SoftBank’s Pepper to Jump-Start the Internet of Robotics Things

On June 5th, Japanese Telco giant SoftBank has announced with much noise the launch of Pepper, a humanoid robot designed in collaboration with Aldebaran Robotics (SoftBank took a majority of stakes into Aldebaran Robotics in 2012) to read and react based on human emotions.



  • Cloud Intelligence – Pepper utilize a cloud based intelligence plateform to share with other similar systems the “knowledge” (digitalization of emotion) collected from usage to perfect its ability to react, thus enhancing the human-machine interaction
  • Lower Price Point – Pepper is officially priced a little under $2,000 USD which makes it an affordable luxury gadget not only for high tech aficionados but to a wide potential market.
  • “Emotional” Machines – SoftBank has put much emphasis on the solution capability to detect and appropriately react then report on individual’s emotions and lay its vision as creating “affectionate robots”.
  • An Apps Platform – SoftBank announced the launch of a developer event in September 2014 which foretell the ambition to make Pepper a viable and durable Apps platform.


  • More Than a Smart Device – Strictly speaking, most of Pepper’s capabilities to capture emotions could, in theory, be done by more common high tech systems such as smartphones or tablets and the latest generation of these smart devices arguably integrate similar sensing capabilities and could command to side systems to “act” in the real world rather than displaying multimedia results. However, according to Myria’s definition chart below, Pepper is one whole machine that can be considered an “Intelligent System” because of its mobility and autonomy capability: this is a true differentiator as it allow the system to virtually not need any proactive input from users to collect more data and deliver value by acting in the real world. This is an Internet of Robotics Things (IoRT) object.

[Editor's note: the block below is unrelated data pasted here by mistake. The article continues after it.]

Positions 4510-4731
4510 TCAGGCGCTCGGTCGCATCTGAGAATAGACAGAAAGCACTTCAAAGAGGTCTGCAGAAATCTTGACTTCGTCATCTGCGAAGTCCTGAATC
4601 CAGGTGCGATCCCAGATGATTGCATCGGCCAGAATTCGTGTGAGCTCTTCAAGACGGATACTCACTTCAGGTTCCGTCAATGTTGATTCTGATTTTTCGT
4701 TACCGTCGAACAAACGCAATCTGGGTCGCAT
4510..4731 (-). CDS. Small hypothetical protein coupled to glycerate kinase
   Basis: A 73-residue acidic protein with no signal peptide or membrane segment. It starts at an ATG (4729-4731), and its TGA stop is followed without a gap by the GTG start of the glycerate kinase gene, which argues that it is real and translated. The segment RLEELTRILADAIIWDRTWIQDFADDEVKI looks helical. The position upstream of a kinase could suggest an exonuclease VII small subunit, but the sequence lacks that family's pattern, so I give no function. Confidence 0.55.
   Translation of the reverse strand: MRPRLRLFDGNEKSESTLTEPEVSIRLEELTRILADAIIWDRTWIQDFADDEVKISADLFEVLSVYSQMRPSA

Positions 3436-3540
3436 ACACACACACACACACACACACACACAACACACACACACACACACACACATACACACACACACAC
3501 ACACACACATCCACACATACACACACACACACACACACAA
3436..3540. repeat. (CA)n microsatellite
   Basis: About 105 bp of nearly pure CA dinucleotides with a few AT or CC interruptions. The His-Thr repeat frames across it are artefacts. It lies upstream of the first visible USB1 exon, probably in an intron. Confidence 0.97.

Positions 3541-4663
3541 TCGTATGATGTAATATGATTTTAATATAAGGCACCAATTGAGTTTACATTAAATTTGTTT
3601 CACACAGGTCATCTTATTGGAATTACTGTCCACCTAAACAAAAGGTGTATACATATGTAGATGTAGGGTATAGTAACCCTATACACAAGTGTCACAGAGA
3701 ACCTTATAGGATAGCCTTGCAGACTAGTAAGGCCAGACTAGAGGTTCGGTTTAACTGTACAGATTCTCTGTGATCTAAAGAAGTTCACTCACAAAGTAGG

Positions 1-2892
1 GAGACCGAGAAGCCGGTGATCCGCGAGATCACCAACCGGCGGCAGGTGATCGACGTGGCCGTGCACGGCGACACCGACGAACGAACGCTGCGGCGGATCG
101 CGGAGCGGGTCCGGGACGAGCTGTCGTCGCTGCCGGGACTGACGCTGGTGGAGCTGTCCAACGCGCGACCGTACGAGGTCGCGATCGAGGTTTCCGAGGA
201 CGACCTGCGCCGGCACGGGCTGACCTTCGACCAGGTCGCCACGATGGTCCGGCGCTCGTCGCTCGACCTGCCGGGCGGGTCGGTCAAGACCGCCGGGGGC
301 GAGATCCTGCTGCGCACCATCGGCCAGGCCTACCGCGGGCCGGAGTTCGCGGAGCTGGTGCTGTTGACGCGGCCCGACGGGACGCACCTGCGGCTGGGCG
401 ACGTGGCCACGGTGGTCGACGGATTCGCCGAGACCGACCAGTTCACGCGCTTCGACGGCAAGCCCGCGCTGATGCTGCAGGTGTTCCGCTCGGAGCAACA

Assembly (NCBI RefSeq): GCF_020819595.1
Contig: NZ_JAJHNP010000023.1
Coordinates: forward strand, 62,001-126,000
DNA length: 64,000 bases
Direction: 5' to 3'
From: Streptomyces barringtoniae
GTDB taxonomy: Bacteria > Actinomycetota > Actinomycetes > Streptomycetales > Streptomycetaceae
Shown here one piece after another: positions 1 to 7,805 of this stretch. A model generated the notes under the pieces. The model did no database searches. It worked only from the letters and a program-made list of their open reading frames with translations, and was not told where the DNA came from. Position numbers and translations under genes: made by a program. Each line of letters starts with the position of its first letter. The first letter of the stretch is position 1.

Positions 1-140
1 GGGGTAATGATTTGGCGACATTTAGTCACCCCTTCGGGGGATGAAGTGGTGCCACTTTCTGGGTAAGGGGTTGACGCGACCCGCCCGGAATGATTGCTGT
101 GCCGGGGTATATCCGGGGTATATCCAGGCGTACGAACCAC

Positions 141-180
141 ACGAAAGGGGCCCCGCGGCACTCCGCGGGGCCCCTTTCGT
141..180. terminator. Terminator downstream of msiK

• Hardware Limitation and Opportunities – The connection capabilities of the system, besides allowing “knowledge” sharing, certainly make possible software updates and enhancements. However the system remains self-limited because of its hardware component. In recent years, from the PC to the tablet world, it has been demonstrated that regular releases of advanced hardware systems was first creating new market expectation on one side, but also fueling the rapid development of new software capabilities and new usage. It is to be projected that as Pepper gets competition, a similar pattern will occur.
  • A Market for Network Providers – Wireless network providers like SoftBank are facing uncertainty and challenges regarding the sustainability of the growth of the number of wireless connections, particularly in developed economies, and for many of them the growth in number of these new connections is reaching a plateau. Peppers and the future like is a fantastic prospect to explore for network providers and applying similar business models as the ones used to reduce the price point of mobile devices and secure recurring revenues will only expand the “Pepper-like” addressable market. Actually, SoftBank is already seizing this opportunity: the announced price for Pepper is clearly marked as “not including monthly subscription”.